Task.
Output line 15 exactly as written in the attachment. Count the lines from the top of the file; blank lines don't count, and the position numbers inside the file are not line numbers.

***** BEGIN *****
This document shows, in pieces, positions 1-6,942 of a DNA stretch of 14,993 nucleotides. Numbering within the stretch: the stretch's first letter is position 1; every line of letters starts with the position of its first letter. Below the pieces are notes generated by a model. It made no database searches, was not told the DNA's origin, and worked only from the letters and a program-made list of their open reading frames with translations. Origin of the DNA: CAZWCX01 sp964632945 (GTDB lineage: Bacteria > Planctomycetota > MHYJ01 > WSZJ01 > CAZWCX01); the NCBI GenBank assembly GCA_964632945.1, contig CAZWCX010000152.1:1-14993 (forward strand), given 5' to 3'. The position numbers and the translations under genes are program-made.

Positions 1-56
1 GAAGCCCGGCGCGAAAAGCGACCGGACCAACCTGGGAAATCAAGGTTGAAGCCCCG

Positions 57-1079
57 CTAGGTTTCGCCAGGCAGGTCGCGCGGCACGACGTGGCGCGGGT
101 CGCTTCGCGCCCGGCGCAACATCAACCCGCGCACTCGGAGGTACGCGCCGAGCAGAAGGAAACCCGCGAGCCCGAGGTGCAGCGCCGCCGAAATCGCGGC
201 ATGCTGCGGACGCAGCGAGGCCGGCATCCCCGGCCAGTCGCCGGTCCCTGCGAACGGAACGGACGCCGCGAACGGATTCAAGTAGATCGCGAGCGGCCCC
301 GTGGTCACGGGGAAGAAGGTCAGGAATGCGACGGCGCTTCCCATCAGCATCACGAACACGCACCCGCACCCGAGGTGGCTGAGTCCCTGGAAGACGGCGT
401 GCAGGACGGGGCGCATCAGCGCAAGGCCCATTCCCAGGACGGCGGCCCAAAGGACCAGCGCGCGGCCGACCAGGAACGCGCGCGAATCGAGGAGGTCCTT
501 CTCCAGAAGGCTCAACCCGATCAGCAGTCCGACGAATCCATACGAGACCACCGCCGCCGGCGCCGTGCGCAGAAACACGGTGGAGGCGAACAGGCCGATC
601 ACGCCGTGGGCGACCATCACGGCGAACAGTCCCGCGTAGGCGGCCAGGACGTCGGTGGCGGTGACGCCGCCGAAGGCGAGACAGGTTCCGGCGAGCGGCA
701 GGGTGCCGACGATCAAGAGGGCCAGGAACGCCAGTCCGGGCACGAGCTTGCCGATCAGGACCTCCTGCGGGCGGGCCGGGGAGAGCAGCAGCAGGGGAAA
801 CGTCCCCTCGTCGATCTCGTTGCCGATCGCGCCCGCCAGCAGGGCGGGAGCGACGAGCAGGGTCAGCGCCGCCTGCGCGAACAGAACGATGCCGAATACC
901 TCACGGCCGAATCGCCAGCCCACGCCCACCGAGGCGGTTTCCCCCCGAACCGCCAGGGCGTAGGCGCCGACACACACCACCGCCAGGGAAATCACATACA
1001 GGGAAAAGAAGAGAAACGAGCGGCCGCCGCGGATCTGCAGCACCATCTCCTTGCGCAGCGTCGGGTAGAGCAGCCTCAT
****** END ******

1001 GGGAAAAGAAGAGAAACGAGCGGCCGCCGCGGATCTGCAGCACCATCTCCTTGCGCAGCGTCGGGTAGAGCAGCCTCAT